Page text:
If you’ve not heard of Des Bishop, you’re probably not Irish. Thanks to some highly acclaimed TV shows, an obsessively loyal stand-up following and an inspired Irish translation of House of Pain’s “Jump Around”, the New York-bred funnyman has become one of Ireland’s most-loved faces. He now wants to conquer Oz. TNT caught up with him in a Melbourne bike shop…

How come you’re buying a bike?
Well, I’m here for the whole month. I think it’s a worthy investment. With this weather you just feel it’s a waste of time not cycling around. I have a kind of obsession with getting orientated with places. At this stage I feel like I could live here.

In Melbourne or Australia generally?
Well, truth be told, Sydney’s probably my preference. Melbourne’s a nicer city, but the beaches just tip it for me. The beaches are just fucking unbelievable. Either you’re hanging out on Tamarama or you’re getting the ferry to Manly, it’s just like you’re on holiday every day.

You mentioned Tamarama in your gig last time you were down here. Big fan yeah?
Haha yeah, without a shadow. ‘cos there was titties! I think I was probably joking about that. You came to the show? Did you feel like you’d entered into the Irish embassy?

Ha, yeah, think I was the only non-Irish in there. Did you expect that?
Ah, in Sydney I expected that. We did a good bit of press for that show but by the time all those articles came out the fucking thing was sold out. I knew that would have been the Irish. The Enmore Theatre, I’m doing this time, that’s big. I’ll need some Australians. Don’t get me wrong, I love playing to the Irish, but when I’m in Australia, I’d prefer advertising my wares to people who don’t know who I am.

You’re quite passionate about learning the Irish language. How come?
It’s about identity and belonging. There’s this kind of wall that gets put up when people are like, “no, you’re American”. There’s something amazing about language. It really is a passport into belonging. I wouldn’t have really realised that beforehand, because Irish people don’t really speak Irish. It was like now nobody can take my identity from me.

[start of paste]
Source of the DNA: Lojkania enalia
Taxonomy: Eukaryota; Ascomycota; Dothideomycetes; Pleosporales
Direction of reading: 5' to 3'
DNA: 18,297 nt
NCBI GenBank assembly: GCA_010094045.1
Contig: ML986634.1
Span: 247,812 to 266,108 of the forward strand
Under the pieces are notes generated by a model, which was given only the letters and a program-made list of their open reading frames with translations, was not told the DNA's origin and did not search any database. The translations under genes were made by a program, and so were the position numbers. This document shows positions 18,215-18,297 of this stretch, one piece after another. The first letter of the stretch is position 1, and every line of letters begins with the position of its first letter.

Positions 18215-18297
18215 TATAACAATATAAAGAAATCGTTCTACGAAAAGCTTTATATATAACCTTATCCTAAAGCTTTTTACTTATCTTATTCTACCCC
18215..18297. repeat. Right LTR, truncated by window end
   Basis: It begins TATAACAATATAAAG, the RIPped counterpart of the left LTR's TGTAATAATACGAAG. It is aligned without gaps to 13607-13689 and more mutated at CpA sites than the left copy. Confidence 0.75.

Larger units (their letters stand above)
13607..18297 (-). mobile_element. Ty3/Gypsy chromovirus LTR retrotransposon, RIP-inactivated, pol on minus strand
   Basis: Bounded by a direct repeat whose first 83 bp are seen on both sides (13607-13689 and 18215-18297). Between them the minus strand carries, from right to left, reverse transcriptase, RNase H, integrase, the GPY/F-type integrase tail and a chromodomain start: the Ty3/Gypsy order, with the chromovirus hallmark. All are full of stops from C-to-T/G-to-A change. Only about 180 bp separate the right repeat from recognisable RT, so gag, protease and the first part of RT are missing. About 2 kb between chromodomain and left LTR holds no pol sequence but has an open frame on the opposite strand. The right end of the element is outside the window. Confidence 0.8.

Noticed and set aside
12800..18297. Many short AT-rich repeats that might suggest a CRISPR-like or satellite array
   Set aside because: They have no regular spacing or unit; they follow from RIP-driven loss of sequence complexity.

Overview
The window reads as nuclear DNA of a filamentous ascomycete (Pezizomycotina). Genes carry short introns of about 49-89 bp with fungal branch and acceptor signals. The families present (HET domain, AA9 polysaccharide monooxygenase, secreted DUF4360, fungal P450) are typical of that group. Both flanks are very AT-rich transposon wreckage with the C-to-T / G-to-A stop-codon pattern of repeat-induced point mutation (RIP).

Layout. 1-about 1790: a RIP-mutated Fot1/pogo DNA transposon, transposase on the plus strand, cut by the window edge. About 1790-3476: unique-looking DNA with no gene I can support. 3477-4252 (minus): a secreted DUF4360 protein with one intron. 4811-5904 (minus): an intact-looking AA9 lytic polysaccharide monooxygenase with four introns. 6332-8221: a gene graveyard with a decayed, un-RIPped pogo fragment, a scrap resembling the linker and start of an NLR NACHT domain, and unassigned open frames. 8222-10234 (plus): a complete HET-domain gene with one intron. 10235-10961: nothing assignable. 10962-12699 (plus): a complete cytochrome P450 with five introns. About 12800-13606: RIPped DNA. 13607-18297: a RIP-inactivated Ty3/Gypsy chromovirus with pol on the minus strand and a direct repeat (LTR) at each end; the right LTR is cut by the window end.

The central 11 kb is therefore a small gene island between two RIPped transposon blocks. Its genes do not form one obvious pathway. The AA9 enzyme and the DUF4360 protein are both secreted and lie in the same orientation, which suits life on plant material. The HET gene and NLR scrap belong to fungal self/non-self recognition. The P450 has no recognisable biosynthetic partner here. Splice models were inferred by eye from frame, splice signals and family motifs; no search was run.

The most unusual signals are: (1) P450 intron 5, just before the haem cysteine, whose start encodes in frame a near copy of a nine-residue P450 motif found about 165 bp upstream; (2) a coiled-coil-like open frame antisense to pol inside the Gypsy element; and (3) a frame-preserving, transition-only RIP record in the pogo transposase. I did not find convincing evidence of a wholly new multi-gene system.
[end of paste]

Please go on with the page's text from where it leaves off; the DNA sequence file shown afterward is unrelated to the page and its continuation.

Did you feel you had to prove your identity more to Irish people because of your American upbringing?
I think it’s something inside myself. I don’t really care what they think. I still feel like an Irish American really, but Irish people don’t like the concept of Irish America, even though it’s essential. Ireland is a grain of sand in the global situation, it’s like a tiny smidgeon. It has no importance, but yet for some reason it punches above its weight internationally. Everyone cares about Ireland, and they do because of this massive diaspora of Irish people. So, even though Irish people deny Irish America and stuff, in real terms that is part of the Irish nation. Growing up Irish American, that was really profound for us, that’s what we were, that’s our identity. 

Have you seen much else of Oz?
I went up to Cairns and I went around the Whitsundays. That was great. I was in Perth. The city itself is okay, but the hinterland is amazing. We always go down the Great Ocean Roadhere in Melbourne when we have days off. To be honest with you man, I love Australia. I could live here. I think Australia is a European person’s dream.

Why’s that?
I know it came at a cost, but putting that aside, for me it’s the fucking ideal culture. I’m a beach person, I’m an outdoors person. Everything about Australia suits me. The people, the women are sexy as fuck, everything. I love beach volleyball. I could live in Sydney. I would take an 80 per cent pay cut from the money I make in Ireland if I could just do the odd gig in Australia but play volleyball on the beach all day and get to know all those Brazilians that play volleyball down in Manly. Just make that my life. I would be happy. 

Sounds like you’re planning a return?
I’m gonna try and come back in September, find a small venue and do a run of like two weeks so I can just chill and do one of those courses where they teach beach volleyball.

I’ll learn the code and get into it.

Well, good luck with the plan Des.
Thanks a million bro.

Des is playing five shows a week at Melbourne Comedy Festival from now until April 26 (www.ticketmaster.com.au) and then Sydney’s Enmore Theatre on April 28 (www.ticketek.com.au).